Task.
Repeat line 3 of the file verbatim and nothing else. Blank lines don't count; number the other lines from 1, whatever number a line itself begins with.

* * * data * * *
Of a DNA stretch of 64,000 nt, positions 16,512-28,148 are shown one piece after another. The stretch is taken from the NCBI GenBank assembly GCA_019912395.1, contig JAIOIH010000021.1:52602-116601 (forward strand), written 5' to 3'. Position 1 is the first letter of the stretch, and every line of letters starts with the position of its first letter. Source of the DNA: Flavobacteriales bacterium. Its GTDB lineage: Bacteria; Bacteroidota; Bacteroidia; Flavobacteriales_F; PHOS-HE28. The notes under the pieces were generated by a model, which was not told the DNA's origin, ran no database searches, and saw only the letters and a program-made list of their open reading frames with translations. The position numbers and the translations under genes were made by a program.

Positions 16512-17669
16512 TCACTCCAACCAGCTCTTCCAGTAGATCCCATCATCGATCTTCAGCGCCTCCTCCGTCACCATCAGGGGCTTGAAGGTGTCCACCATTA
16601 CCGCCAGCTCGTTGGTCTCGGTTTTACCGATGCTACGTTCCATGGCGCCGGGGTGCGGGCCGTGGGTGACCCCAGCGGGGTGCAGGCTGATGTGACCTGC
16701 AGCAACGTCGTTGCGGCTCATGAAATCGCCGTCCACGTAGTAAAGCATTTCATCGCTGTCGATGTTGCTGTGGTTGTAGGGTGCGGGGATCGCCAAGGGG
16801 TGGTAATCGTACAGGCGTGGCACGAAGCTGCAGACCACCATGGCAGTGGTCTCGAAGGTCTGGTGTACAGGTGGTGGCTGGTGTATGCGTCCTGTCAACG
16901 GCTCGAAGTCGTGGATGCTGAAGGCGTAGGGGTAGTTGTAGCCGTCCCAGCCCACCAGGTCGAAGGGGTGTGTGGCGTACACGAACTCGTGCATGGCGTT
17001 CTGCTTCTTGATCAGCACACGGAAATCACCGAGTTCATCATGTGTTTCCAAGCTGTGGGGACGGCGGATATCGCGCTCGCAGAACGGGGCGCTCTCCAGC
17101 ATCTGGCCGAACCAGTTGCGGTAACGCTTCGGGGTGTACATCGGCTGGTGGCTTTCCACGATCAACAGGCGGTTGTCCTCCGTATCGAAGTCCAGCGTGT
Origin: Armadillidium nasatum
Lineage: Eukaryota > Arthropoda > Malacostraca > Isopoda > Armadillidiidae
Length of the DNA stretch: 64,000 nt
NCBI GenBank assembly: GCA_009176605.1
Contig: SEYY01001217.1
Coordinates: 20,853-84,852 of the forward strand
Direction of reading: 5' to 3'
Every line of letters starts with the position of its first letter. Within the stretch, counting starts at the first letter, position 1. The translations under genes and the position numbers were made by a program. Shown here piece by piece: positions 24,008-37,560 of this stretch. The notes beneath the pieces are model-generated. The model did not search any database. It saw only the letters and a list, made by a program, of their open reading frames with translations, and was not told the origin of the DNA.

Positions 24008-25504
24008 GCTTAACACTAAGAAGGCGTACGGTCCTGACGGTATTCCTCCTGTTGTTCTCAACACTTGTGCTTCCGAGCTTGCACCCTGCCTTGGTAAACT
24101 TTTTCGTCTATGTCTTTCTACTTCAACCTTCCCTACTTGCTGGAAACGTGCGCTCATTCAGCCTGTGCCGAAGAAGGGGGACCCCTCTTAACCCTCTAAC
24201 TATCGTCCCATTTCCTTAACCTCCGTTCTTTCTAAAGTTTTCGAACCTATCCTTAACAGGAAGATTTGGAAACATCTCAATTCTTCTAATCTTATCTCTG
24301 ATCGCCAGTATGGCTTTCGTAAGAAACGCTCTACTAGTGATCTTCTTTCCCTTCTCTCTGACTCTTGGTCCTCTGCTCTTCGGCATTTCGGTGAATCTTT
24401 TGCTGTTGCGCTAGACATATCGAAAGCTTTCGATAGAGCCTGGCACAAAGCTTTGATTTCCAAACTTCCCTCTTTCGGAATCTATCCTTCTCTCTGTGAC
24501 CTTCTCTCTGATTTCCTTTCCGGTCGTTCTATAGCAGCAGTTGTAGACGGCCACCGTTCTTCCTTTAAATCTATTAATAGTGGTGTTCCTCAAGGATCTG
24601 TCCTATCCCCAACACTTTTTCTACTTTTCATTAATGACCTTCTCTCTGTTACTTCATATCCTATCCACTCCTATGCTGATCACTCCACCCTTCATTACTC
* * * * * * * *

16512 TCACTCCAACCAGCTCTTCCAGTAGATCCCATCATCGATCTTCAGCGCCTCCTCCGTCACCATCAGGGGCTTGAAGGTGTCCACCATTA